(1364) MANY SHALL COME IN MY NAME SAYING ‘I AM CHRIST’ AND SHALL DECIEVE MANY- Jesus, Marks gospel. Many years ago while reading thru this portion of scripture I saw this verse from a different angle; instead of seeing it like a false prophet claiming himself to be Christ [Sun Yung Moon] I saw it applying to many well meaning preachers who come in Jesus name and confess him as Christ, but yet are prone to propagating errors in an unconscious way. They say ‘Yes, we believe Jesus is Christ’ and yet mess up in other areas. I remember hearing a ‘revelation word’ [EKK!] on God’s creation of Woman. It went like this- Wo-Man means ‘wombed man’ and that after God made man, he then made woman [another man] and put a womb on him, thus the term ‘wombed man’. You might be laughing right now, but this silly way of interpreting the bible has been repeated over and over again on national TV networks where the network leaders agreed with the teacher and saw it as some deep truth, then the poor audience of millions is encouraged to give more millions so the word can be sent out into all the world. Basically well meaning people teaching fake stuff to the world, over and over again. Now, does ‘woman’ mean ‘wombed man’? No. Our bibles were primarily written in Hebrew and Greek, when these words are translated into English, the way the English word sounds has nothing at all to do with the actual meaning of the word. I mean this is very basic hermeneutics [way of interpreting scripture] so how can it be that a very ‘uneducated’ way of teaching would be broadcast to the whole world when even the most basic bible student knows it’s wrong? One of the great benefits of the 16th century Reformation was the return of interpreting the bible in a ‘literal sense’- now, many Protestants are confused by this term. Literal sense means the bible should be read as actual literature, like if you were reading history or poetry or any other book. So when you are reading portions of the bible that are historical narrative, you take it as history. When reading portions of poetry, you read it like you would read any poetry- in a literal sense, not taking the actual poetry as history! Like when the Psalms speaks of the hills skipping or the trees clapping their hands, you don’t take it literally in the sense that the trees have actual hands. This hermeneutic was not new, but it was a minority way of viewing scripture during the middle ages. Many teachers at the time were influenced strongly by the early Greek idea of scripture having 4 different ways it could be understood. Each passage having a moral, symbolic, literal meaning. In the third century you had the famous school in Alexandria, Egypt. This was the first ‘Christian school’ where you could learn theology and philosophy. One of the famous teachers was Origen, he was heavily influenced by a man by the name of Plotinus- a philosopher credited with the founding of a philosophy called ‘Neo Platonism’. This Greek philosophical way of seeing things impacted not only Origen [and many other Greek fathers] but also the highly influential Saint Augustine. So for many centuries you had very respected church teachers hold to this highly symbolic way of reading the bible. It’s important to note that when reading Augustine, if you are reading his earlier works they are more heavily influenced by Greek philosophy than his later works. Near the end of his life Augustine re-evaluated all of his former works and wrote a paper called ‘retractions’ in which he cleared up some of his earlier stuff. Anyway the Protestant Reformation returned the church to a more solid way of reading scripture. But ‘literal sense’ does not mean you take the portions of scripture that are poetic or symbolic and turn them into history! During the rise of ‘liberalism’ in the 19th century you had many holding to a view of scripture that rejected all the supernatural portions of the bible as ‘myth’. The story of Jonah being swallowed by the whale was considered a ‘well meaning’ story, but just a story. Was it only the ‘liberal’ theologians that rejected the historical truth of Jonah? No, you also have well grounded teachers that too take Jonah in a non historical way. Why? The book of Jonah starts out as historical narrative, but then you have portions [Jonahs prayer in the belly of the whale] that are a very high from of poetry. Does this mean the story didn’t really happen? No, but some good theologians would doubt the history of Jonah based on this [I don’t]. The whole point being when we read the bible, we should have some basic historical framework when reading it, that is how did other believers thru the centuries view these things. Be aware of the various different approaches to the bible, and for heaven’s sake, if a word sounds like it means something in English [woman= wombed man] do a little background study before proclaiming it to the whole world, for many ‘shall come in my name, believing that I am Christ, and shall deceive many’.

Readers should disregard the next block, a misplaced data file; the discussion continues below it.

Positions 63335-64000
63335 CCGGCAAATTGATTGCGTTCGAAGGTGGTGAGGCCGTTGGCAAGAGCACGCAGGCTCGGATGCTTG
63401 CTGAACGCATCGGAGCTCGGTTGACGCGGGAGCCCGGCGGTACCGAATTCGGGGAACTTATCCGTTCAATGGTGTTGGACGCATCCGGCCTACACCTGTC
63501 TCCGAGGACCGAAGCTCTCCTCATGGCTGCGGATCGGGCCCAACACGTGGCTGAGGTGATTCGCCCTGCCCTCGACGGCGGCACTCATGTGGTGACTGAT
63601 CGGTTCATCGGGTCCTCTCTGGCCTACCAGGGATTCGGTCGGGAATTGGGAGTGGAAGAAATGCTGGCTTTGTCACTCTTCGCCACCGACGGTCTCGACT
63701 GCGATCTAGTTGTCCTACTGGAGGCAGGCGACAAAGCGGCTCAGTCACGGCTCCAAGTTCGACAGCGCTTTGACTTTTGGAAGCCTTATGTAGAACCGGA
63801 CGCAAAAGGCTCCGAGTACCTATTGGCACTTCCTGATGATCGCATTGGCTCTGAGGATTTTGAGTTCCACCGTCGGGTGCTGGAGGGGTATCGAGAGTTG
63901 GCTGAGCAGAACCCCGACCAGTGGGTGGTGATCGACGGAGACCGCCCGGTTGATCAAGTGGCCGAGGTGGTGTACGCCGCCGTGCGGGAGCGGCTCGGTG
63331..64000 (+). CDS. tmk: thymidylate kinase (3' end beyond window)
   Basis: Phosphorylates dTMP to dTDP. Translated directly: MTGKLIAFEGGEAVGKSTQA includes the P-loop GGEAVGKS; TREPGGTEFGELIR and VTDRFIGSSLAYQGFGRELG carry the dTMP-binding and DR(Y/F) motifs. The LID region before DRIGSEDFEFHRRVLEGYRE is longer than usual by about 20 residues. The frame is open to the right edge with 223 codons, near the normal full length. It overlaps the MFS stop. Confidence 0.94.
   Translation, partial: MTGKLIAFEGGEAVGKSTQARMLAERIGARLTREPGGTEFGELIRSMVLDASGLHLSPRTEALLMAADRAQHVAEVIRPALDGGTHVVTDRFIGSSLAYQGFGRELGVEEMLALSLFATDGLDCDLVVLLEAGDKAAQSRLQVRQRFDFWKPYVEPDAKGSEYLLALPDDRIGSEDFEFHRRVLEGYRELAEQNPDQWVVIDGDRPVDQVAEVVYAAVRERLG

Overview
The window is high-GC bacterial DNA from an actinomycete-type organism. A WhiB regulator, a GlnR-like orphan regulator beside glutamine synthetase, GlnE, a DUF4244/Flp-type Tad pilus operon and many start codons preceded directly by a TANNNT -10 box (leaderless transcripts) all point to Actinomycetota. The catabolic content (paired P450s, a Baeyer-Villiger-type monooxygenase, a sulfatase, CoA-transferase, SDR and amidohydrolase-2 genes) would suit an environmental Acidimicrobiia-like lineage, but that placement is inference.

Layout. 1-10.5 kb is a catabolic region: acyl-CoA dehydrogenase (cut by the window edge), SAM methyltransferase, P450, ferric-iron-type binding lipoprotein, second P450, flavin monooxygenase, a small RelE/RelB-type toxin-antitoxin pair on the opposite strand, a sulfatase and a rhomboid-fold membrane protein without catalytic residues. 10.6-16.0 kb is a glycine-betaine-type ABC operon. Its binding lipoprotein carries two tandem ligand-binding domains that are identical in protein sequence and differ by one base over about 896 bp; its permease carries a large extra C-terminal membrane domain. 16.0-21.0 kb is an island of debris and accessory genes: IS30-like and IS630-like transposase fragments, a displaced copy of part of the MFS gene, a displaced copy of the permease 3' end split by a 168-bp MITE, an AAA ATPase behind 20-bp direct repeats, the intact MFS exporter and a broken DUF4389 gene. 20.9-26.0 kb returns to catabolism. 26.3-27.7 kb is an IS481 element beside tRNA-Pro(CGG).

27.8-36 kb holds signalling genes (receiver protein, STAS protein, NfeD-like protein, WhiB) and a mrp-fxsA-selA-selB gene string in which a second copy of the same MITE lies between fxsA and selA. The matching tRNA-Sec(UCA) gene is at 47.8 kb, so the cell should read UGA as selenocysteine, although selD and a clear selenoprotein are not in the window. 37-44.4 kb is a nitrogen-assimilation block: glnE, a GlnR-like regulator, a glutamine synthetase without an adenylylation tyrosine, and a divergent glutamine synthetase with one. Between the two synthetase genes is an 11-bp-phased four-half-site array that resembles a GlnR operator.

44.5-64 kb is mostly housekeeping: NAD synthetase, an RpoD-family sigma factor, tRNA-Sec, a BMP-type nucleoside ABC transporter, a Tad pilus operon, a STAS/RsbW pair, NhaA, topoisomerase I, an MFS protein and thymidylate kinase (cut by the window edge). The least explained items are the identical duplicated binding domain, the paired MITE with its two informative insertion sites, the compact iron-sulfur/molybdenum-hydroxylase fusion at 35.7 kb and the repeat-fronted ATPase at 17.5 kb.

(1362) SPANDEX! The other night my daughter called my wife and invited her to go workout at the gym, I told her ‘tell her dad wants to go too, he’s changing into his spandex right now’ she replied she can only take one guest per day. Now, were her words accurate? Yes. Was that the primary reason I wasn’t going? Highly doubtful. In the Christian world there are times when the things we say might be ‘orthodox’ but the motives might be questionable. The other night I caught Hank Hanegraaff’s [bible answer man] show. I at one time was accused of being like him [heresy hunter] but it’s only been the last few months that I’ve ever really heard him. We don’t get his radio show in Corpus and his TV show just started airing on the religious networks. But I did read his groundbreaking book ‘Christianity in Crisis’ and some thought my stand against the prosperity gospel came from that, they were wrong. I did not agree with all the arguments and style of the book. But this month’s magazine from Hank [which I also don’t subscribe to] deals with the ‘Local Church’ movement started by the great apostle/missionary Watchmen Nee. I have written on Nee before [under the cults section- not because I think their one!] and have read on the movement before. Nee started an indigenous Chinese church that has been persecuted for years by the communist govt., he died for the faith in prison and his house church movement is considered one of the most influential in the world today. Back in the 70’s during the Jesus movement on the west coast they had some influence in the area, this was at the same time the ‘counter cult’ movement sprung up. Many of the statements from Nee and his successor ‘Witness Lee’ were scrutinized and labeled as cultic, a war raged between the apologists and has even gone to the courts. The Local Church sued Harvest house [Christian book publisher] and claimed they were defamed by the cult books that included their church in them, and the Texas Supreme court eventually sided with harvest house, the Local Church is appealing. Enter Hank H., the original research done against the movement was by Hank Hanegraaff and CRI, others followed. The reason they were labeled as a cult was primarily because of their statements on the Trinity and the ‘deification’ of the believer. Some of their official statements said ‘Jesus is the Holy Spirit’ and ‘Jesus is also the Father’. These statements were deemed ‘Modalistic’ [an ancient heresy condemned by the early church that described God as having different modes as opposed to being One in 3] and thus the title cult was stuck on them. But after many years of research and fellowship with the group, Hank changed his mind and came to their defense. This made him a target for the other apologetic groups and they strongly disagreed with his change of mind. Hank said that even though many of the statements sounded questionable, that as you read further into their materials and personally interview members of the group that they for the most part accept the Trinity and do not fall into the cult category. Some of the on line stuff against them states ‘they believe that Jesus is the Spirit, this is heresy’ yet the movement quotes Paul in Corinthians ‘The Lord is that Spirit, and where the Spirit of the Lord is there is liberty’. This verse actually says ‘the Lord is that same Holy Spirit’ does this mean that Jesus and the Holy Spirit are ‘the same person’? No, but it does use language that is in keeping with what the Local Church movement has said. The other verse in Isaiah speaks of Jesus as ‘the mighty God, everlasting Father’ so this also is language that the movement has used ‘Jesus is the Father’. Though these statements from the movement cause some concern, overall Hank believed that they did not finally fall into the cult category. When reading some of their statements on line last night I still had some problems with the way they said stuff [that after Jesus rose from the dead he became the Spirit] but I also see how difficult it is to explain both the Triune nature of God and also declare his Unity. When Jesus was asked what the great commandment was, in Marks gospel he begins the famous answer with ‘hear O Israel, the Lord our God is one’ he is quoting Deuteronomy. So those who focus on the Oneness of God can see these verses as saying ‘yes God is Father, Son and Spirit- yet they are also one’. So as you can see we need to be careful when parsing words like this. All in all I always accepted the Local Church movement [which is not a name they have given to their movement, but it is how they are labeled when reading about them] as fellow believers in Christ, while at the same time having problems with some of the official statements that the church has made [and still holds to] but wanted to give Hanegraaff credit for his change of mind, while I have not read the article in their magazine [Christian Research Journal] I have been familiar with this debate for a few years. I appreciate Hanks willingness to say ‘we were wrong’.